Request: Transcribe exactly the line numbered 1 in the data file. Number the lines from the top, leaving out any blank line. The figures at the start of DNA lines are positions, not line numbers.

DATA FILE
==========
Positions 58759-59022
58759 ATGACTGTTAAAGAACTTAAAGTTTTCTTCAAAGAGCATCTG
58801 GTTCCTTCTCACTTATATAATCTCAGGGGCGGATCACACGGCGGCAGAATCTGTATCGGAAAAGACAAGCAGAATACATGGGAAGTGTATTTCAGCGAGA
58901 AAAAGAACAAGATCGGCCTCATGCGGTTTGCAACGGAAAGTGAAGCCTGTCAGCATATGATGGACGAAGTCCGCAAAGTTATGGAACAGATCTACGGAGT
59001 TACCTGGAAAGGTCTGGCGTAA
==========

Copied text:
Positions 58759-59022